As John Kennedy said, "Some people see things that are and say, 'huh?' I see things that aren't there and say 'oh wow!'"

--Greg (Well, almost) :-)
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Guest_AlexBlackwell_*
post Sep 1 2006, 09:46 PM
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Pluto-Bound Camera Sees 'First Light'
New Horizons Payload Fully Operational as Telescopic Imager Glimpses Star Cluster

For Immediate Release
September 1, 2006
http://pluto.jhuapl.edu/news_center/news/090106.html
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RNeuhaus
post Sep 1 2006, 09:59 PM
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This is a very important milestone since it is the first time that all 7 instruments start to operate fully, that is about almost after 8 months of dormant trip. At least all of them are in good conditions.

Rodolfo
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alan
post Sep 2 2006, 01:15 AM
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How dare you bump the New Horizon thread above the Pluto is / is not a planet discussion tongue.gif
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Jeff7
post Sep 2 2006, 03:48 AM
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Well if you'll note, the category is called "Pluto/KBO". It's lumped right in there with the other KBO's anyway, so it seems the decision has inadvertently been made already, eh? mHMMMMM? biggrin.gif wink.gif


Good to know that NH is in good shape. Hopefully it doesn't accumulate too much dust and who-knows-what-else on the lens like Cassini did. It's sure got a long trip ahead of it.

To those who are arguing about Pluto's planetness - hey, it's still got its very own probe headed to it no matter what we call it. That's got to count for something. Planet or not, I'm definitely going to be looking out for the data as it arrives from way the heck out there.
I still just love the look of the probe too - it looks like a huge antenna that just happens to be bringing an instrument pack along for the ride.
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Comga
post Sep 2 2006, 04:22 AM
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QUOTE (Rob Pinnegar @ Aug 22 2006, 09:36 AM) *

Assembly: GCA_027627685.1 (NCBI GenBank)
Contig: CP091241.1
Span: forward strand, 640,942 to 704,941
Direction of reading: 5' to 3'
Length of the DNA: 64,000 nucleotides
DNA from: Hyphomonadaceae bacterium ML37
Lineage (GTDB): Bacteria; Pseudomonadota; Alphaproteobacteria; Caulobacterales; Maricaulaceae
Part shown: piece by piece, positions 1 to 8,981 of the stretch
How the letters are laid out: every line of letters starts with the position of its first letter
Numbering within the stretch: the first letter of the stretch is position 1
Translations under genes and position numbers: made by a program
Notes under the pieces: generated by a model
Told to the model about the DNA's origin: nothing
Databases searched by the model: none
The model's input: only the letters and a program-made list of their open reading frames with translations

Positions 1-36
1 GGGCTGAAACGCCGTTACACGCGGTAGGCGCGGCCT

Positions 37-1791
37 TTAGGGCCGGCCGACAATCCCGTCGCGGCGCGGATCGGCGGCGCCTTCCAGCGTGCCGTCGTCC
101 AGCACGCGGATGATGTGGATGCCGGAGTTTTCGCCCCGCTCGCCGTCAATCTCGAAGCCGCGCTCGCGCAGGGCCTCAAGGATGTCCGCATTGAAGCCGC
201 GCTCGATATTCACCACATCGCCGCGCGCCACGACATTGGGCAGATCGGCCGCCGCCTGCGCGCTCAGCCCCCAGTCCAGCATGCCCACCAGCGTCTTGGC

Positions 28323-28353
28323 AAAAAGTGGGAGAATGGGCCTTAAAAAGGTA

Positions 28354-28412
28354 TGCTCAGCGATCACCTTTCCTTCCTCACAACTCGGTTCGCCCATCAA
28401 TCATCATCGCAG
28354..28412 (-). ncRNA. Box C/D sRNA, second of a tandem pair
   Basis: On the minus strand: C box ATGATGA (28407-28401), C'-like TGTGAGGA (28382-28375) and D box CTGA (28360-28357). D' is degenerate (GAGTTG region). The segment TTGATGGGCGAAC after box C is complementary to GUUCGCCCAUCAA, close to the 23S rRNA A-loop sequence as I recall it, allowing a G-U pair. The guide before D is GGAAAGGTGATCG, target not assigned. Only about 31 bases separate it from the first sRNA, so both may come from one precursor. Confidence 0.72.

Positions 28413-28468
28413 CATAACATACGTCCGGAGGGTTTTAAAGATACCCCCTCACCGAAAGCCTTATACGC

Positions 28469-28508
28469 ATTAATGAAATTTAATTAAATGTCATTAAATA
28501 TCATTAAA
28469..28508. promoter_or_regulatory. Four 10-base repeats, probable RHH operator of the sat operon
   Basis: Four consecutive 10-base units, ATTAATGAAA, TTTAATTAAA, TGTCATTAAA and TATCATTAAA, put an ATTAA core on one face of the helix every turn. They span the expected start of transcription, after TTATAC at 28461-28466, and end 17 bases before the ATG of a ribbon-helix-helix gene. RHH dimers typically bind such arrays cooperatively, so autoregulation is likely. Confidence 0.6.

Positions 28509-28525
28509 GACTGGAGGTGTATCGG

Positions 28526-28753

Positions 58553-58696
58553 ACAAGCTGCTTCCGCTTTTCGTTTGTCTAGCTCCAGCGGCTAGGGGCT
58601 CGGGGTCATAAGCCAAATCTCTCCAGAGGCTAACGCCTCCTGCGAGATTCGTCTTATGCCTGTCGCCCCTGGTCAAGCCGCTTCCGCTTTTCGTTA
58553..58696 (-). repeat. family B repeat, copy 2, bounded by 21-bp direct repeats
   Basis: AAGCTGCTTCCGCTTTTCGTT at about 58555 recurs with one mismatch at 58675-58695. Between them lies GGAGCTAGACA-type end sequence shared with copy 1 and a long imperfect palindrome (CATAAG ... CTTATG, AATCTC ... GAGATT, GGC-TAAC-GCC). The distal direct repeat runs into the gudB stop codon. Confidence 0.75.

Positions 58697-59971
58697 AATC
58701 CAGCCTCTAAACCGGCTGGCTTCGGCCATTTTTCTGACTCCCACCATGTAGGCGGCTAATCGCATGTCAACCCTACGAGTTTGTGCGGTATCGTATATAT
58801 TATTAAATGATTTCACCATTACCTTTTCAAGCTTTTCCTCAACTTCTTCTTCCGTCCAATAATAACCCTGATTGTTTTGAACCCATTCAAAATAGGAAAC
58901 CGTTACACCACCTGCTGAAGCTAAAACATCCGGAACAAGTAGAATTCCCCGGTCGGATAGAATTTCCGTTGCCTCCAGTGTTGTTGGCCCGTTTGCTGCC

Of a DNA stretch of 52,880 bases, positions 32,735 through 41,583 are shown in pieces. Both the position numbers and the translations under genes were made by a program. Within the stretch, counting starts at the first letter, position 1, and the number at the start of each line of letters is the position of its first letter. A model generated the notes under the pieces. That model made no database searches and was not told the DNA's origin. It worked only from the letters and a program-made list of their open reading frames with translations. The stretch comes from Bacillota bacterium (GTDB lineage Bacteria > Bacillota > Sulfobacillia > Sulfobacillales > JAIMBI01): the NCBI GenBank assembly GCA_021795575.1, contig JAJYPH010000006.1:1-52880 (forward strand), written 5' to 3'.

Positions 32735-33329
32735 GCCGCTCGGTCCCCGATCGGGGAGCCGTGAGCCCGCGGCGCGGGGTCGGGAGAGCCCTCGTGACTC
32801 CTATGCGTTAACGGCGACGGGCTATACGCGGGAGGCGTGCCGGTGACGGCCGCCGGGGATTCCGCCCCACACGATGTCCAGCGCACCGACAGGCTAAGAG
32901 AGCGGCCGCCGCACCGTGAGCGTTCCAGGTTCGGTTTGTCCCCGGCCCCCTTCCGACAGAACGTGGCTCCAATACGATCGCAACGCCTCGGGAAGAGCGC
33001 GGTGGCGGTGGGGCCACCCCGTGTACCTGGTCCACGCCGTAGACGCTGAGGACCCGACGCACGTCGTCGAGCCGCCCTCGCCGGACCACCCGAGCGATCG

If those are stars of magnitude 12 or brighter the FOV has to be miniscule -- miniscule enough that the starfield wouldn't have any meaning regardless of whether stars of different magnitude were given different symbols.

From http://nssdc.gsfc.nasa.gov/database/Master...6-001A&ex=1

The New Horizons Long Range Reconnaissance Imager (LORRI) is a panchromatic narrow angle imager. .... It consists of a 20.8 cm aperture telescope which focuses visible light on a 1024 x 1024 pixel CCD. There are no filters or moving parts. The instrument has a 5.06 x 5.06 milliradian field of view with a resolution of 0.00494 milliradians/pixel.

Also available at http://pluto.jhuapl.edu/spacecraft/instruments.html

and from http://www.boulder.swri.edu/~layoung/proje...nitude%22%20%22

LORRI limiting magnitude requirement, 4x4 binned. mode, 9.9 sec exposure is V = 17.4.

5 mrad is a little under 1/3 of a degree, or 2/3 the diameter of our Moon in the sky. Given that it can make 10 sec exlposures and see stars down to 17th magnitude, there are an enormous range of star clusters it can see.
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Guest_PhilCo126_*
post Feb 1 2007, 07:21 PM
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So we can conclude this topic by stating that the New Horizons flew through the asteroid belt between May and August 2006 cool.gif